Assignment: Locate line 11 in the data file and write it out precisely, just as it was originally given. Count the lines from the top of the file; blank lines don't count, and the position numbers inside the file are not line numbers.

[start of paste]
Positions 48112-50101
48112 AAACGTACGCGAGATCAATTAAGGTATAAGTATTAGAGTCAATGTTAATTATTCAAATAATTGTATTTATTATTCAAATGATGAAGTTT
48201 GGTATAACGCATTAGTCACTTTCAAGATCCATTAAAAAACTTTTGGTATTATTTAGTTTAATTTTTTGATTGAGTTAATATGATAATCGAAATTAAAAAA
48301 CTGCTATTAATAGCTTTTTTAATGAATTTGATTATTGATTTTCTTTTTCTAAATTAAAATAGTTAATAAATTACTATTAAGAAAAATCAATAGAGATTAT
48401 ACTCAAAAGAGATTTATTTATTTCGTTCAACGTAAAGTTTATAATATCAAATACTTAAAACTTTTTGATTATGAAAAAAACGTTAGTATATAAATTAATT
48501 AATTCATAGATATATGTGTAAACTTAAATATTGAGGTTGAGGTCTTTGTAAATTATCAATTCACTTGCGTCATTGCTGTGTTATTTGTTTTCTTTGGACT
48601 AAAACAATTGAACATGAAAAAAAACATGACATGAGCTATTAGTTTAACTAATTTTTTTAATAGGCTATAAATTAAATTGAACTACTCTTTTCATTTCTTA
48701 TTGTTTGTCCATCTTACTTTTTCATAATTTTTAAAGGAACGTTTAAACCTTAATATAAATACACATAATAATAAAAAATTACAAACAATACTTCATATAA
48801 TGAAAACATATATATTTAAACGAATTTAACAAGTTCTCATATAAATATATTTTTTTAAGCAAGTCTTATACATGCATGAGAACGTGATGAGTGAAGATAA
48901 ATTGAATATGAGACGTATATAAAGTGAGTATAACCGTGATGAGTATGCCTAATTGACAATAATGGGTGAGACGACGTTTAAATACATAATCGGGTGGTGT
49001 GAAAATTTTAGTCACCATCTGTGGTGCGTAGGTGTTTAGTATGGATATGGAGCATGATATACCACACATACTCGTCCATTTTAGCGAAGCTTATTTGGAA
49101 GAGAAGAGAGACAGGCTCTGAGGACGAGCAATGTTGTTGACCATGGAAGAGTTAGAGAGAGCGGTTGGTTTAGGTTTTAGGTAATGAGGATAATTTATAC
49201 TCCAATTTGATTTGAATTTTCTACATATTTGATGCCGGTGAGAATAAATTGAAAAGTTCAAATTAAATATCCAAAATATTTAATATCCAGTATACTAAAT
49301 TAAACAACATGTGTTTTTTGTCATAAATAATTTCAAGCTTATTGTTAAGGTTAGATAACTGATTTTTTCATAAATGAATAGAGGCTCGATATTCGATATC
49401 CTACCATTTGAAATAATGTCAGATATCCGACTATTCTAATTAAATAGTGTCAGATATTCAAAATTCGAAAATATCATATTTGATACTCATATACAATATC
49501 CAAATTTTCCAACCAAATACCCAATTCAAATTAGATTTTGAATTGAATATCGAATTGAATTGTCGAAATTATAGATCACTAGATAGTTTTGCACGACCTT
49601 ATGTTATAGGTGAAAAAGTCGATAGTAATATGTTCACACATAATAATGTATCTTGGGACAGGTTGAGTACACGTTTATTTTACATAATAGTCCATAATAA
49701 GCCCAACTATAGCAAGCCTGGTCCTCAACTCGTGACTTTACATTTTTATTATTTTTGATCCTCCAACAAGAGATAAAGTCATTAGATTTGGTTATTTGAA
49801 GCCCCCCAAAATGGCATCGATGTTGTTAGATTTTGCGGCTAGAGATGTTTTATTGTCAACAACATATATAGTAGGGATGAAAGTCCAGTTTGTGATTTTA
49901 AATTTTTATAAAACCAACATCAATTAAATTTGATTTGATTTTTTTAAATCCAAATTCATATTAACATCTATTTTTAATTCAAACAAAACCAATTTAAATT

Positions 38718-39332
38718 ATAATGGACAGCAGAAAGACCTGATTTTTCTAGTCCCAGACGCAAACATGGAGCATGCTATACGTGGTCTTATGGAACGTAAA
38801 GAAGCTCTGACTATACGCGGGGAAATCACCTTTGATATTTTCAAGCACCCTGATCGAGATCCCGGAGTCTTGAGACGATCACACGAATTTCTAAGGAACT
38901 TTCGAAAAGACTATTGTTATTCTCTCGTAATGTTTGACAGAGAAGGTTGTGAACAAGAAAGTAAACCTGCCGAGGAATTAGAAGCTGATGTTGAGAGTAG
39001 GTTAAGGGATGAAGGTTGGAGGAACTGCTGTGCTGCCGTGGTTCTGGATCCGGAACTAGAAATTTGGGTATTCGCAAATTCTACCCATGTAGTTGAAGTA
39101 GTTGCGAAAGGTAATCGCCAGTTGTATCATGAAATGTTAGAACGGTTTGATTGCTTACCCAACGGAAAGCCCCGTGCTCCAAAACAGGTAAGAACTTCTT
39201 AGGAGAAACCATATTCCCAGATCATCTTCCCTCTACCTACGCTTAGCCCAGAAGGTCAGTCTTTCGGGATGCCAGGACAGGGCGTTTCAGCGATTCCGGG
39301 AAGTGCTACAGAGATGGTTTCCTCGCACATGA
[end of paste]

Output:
49001 GAAAATTTTAGTCACCATCTGTGGTGCGTAGGTGTTTAGTATGGATATGGAGCATGATATACCACACATACTCGTCCATTTTAGCGAAGCTTATTTGGAA